MARY NANFITO, Petitioner, v. THE SUPERIOR COURT OF ORANGE COUNTY, Respondent; HYE CHA ICE, Real Party in Interest.
(Superior Court of Orange County, No. 499205, Phillip E. Cox, Judge.)
(Opinion by Crosby, J., with Sills, P. J., and Wallin, J., concurring.)
Harris D. Himes and Charles A. Mollis for Petitioner.
No appearance for Respondent.
No appearance for Real Party in Interest.
Does the superior court retain jurisdiction to dismiss litigation for failure to diligently prosecute (Code Civ. Proc., ?? 583.410, 583.420) after submission of the cause to judicial arbitration? Yes.
Hye Cha Ice filed a tort action against Mary Nanfito on August 26, 1986. The at-issue memorandum did not follow until June 1991, two months before the lawsuit’s fifth anniversary. At that time plaintiff also unilaterally elected to submit the case to arbitration.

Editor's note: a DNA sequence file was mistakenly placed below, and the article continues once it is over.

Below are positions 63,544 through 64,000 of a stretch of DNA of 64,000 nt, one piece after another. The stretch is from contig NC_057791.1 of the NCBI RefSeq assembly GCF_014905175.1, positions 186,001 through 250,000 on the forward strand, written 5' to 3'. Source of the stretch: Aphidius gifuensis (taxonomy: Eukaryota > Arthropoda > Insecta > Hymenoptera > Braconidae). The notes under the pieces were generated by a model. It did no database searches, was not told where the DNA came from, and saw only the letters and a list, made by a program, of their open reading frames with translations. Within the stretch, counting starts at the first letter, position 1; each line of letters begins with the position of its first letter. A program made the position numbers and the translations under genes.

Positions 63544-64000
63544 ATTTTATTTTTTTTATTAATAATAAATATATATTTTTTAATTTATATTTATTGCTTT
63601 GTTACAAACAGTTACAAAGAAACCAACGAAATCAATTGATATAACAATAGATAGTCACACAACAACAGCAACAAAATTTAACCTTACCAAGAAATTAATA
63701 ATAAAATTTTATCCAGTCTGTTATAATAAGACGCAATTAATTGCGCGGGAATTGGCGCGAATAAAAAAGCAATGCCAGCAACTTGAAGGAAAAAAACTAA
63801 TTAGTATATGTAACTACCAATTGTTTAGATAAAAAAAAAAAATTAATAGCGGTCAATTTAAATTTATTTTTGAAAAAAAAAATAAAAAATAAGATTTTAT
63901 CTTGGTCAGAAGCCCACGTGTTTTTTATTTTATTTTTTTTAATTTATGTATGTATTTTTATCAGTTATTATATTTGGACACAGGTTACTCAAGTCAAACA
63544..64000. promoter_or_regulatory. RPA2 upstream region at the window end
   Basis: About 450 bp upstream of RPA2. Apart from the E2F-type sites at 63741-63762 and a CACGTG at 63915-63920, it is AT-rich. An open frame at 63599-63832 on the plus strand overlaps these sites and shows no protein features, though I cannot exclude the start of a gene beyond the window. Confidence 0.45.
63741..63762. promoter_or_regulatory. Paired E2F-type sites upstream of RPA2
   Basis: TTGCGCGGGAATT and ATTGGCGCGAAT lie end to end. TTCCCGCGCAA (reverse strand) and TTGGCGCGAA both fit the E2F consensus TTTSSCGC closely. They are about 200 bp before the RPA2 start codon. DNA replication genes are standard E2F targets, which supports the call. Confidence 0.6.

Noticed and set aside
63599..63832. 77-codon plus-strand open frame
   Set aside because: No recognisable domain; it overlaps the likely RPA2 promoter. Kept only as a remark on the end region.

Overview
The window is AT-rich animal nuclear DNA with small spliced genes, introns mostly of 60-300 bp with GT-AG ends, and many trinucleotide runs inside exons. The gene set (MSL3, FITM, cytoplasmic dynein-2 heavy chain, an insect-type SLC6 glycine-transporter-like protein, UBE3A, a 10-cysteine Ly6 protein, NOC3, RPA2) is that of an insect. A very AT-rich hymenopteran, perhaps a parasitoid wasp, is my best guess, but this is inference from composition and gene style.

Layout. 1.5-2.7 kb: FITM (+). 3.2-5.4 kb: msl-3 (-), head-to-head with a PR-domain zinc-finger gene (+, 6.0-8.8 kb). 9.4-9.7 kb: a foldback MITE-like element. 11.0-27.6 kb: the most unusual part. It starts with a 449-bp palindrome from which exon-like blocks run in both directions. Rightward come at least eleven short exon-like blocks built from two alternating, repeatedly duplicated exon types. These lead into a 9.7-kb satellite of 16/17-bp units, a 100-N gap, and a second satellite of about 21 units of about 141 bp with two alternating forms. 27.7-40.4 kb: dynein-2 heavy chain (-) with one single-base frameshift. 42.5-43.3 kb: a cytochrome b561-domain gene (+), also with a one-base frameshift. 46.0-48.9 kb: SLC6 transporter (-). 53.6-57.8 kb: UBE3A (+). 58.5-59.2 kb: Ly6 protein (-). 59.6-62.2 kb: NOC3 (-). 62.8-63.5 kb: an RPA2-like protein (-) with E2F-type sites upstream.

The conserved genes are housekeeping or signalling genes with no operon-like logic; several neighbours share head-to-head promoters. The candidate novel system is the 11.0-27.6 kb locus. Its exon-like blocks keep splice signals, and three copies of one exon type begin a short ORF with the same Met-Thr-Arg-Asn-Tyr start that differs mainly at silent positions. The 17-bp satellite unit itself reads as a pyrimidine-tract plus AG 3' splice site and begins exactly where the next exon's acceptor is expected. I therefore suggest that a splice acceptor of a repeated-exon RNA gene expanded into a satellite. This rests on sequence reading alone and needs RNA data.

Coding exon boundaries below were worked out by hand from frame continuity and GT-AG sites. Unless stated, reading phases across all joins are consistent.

Nanfito responded with a motion to dismiss for failure to diligently prosecute. On July 11, 1991, before the motion was heard, however, the presiding judge of the Orange County Superior Court, acting on plaintiff’s [2 Cal. App. 4th 318] election, ordered the case to mandatory arbitration. fn. 1 The judge slated to hear Nanfito’s motion to dismiss then determined plaintiff’s election and the superior court’s order for arbitration stripped him of any jurisdiction to rule. He conceded it was “a strange situation,” but added, “in any event, I can’t overrule … another judge.” fn. 2